When Common released his first album, 1992’s Can I Borrow A Dollar, he was a scrappy kid from Chicago that helped put the city on hip-hop’s radar. Almost two decades later, he’s become a staple of the music industry, and a bona fide icon, having released eight studio albums and become a successful television and film actor. We sat down with Common at the Los Angeles press day for Happy Feet 2, in which he played a hip-hop-quoting penguin named Seymour. In addition to talking about exploring the various permutations of his career, he offered some insights into the process of putting together his upcoming release, The Dreamer, The Believer.
How do you balance acting with music, focusing on taking more ambitious roles while still staying focused when you’re recording new material?
I was blessed and fortunate enough when I was recording my new album, “The Dream of the Believer,” to have some space. There was no film projects that really needed me to be there; basically, I wasn’t doing any film projects, and there was nothing out there that I was like, “I’ve got to go do this,” so I was able to focus on the album. But when I do a film or a television project like “Hell on Wheels,” I have to be focused on that; it’s hard to write a song when I’m in the world of that character. So more or less, things worked out in divine order, because along with the film, along with “Happy Feet 2” coming out around this time, I had the book that I released come out, “One Day It Will All Make Sense.” That came out in September, and the album is coming out in December, and the single is out now, so it’s all different. “Hell on Wheels” just premiered. So it’s like all of these things just aligned really well for the release.
How carefully do you plan your growth or evolution as an artist? Each of your albums sounds very different than the last one – are you watching what’s happening in music at the time, or just following what you’re interested in?
You know what? It goes on whatever I’ve been influenced by. Like, if I’ve been around some great music, like rock, you’ll hear a rock influence in my music. Or if I’ve been around in Europe doing shows and performing and going to the clubs, you’ll hear music like “U.M.C.” And at the time I made “U.M.C.,” the sound wasn’t as popular as it is now, so it was really cool for me because I felt like I was doing something that was unique to me but was truly inspired by what I was influenced by. So I really just try to give where I am at that time and what my tastes are, and of course I want to be unique, but sometimes, just being unique is just being yourself. Because there’s only one you in the world, so if you really know that voice, then that’s how you’ll be unique and creative.
You did “Be” with Kanye West and then followed that up with “Finding Forever.” When and how do you decide to stick with one person, and then to move on to collaborate with someone else?
With “U.M.C.,” it was more like, “I’m going to try something different,” and then Kanye was also doing other work, so it was like, I’m going to try some other different things. And when things started rolling, I just go with it, and not say, “man, I’ve got to have eight Kanye tracks and four Pharrell tracks,” it’s just like however it rolls. Just like this new album with No I.D., I didn’t plan for No I.D. to do half of it, but he ended up doing the whole album, and it was like, this is okay and it flows, and if it flowed right, let’s go. It’s basically about the flow of everything, and the creative process – just how it feels.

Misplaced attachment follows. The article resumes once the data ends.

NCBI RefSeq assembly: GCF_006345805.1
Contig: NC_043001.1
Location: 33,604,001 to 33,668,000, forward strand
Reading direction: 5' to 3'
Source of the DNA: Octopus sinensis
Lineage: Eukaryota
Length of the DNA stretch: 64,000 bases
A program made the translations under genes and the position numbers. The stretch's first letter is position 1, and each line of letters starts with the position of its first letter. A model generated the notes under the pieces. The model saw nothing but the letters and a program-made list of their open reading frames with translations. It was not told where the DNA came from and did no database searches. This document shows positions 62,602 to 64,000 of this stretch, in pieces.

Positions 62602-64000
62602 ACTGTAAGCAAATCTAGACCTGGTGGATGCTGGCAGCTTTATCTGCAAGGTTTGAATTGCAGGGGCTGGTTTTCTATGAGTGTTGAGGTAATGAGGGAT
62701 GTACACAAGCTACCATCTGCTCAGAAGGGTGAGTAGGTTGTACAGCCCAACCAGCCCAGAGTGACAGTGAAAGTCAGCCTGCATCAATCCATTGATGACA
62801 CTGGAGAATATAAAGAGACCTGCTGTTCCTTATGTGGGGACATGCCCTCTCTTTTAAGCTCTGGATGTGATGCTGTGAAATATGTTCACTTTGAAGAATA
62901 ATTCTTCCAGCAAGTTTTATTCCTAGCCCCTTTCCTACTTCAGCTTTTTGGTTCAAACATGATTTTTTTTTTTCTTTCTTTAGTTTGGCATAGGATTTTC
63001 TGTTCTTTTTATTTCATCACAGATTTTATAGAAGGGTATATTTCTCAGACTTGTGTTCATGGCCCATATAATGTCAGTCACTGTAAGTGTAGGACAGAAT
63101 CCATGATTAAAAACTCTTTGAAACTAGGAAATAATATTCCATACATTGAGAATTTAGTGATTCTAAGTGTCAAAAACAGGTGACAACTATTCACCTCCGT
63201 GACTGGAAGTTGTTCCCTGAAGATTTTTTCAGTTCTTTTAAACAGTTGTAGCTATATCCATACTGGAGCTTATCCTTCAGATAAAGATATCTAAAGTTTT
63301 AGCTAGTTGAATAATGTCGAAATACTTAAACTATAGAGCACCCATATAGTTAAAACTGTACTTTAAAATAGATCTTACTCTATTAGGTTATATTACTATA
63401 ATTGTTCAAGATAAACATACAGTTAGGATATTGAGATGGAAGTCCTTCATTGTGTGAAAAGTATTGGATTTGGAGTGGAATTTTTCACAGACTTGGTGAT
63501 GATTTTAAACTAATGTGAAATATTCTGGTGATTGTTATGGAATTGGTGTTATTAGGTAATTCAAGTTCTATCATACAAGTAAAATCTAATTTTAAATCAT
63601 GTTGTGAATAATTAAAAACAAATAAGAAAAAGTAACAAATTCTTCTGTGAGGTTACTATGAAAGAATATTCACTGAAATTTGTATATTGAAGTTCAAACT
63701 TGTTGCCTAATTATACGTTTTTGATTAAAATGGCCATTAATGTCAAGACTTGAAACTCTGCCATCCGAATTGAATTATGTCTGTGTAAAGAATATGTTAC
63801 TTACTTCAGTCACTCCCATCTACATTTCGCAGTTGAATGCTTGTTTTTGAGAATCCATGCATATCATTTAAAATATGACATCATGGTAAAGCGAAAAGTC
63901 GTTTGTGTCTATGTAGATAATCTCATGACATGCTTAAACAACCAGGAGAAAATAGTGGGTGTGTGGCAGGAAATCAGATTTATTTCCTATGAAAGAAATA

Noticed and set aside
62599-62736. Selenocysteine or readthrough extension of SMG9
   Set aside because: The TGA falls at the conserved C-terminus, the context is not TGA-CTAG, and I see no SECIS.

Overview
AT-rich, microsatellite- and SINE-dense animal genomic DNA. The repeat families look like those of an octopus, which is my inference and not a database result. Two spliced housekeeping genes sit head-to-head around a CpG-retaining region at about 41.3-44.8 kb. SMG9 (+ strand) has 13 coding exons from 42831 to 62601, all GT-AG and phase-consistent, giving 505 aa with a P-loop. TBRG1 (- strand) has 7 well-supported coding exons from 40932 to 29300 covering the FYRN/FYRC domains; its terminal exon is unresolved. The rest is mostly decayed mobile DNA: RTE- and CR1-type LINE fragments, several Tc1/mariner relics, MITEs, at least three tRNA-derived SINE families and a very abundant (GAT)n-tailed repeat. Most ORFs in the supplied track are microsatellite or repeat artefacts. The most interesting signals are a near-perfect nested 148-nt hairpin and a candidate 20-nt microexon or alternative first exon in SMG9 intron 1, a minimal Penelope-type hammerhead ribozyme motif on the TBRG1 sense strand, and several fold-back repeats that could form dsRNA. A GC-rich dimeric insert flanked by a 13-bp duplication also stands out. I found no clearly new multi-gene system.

How would you characterize the sound of your new album, since you’ve worked with No I.D. in the past?
This new album is hip-hop music that really is made up of great songs, meaning you have the essence of what great hip-hop is, and what hip-hop is rooted in, but it’s like the material feels fresh and new because there’s a new sound to it, and new thoughts. It’s song-making, and there was a time when No I.D. and myself would do a song and it was just be a scratch and a hook, and that’s what hip-hop was at that time, and we hadn’t grown as songwriters yet or grown as visionaries of music enough to say, hey, we’re going to put this melody here. I mean, we did it kind of naturally, but now there’s thought to it also, and we have collaborated with great songwriters, so this music is just really pure, good music.
Do you feel like hip-hop has the same great variety of performers that it did when you started?
I think there’s room for all of it. Because, at the end of the day, Lil’ Wayne and Drake, they make great songs, and they can rhyme; like, Lil’ Wayne can be saying some really clever lines that you’ll be like, “damn – he said that?” I think one of the best lines ever in hip-hop is “real g’s move in silence like lasagna;” I wish I had thought of that – that’s a great line. So you’ve got to acknowledge when there’s talent, and there’s talented guys making music, so I just give it up for that. But also, I obviously appreciate the Kanye, the Nas, the Jay-Zs who have another aspect of making music.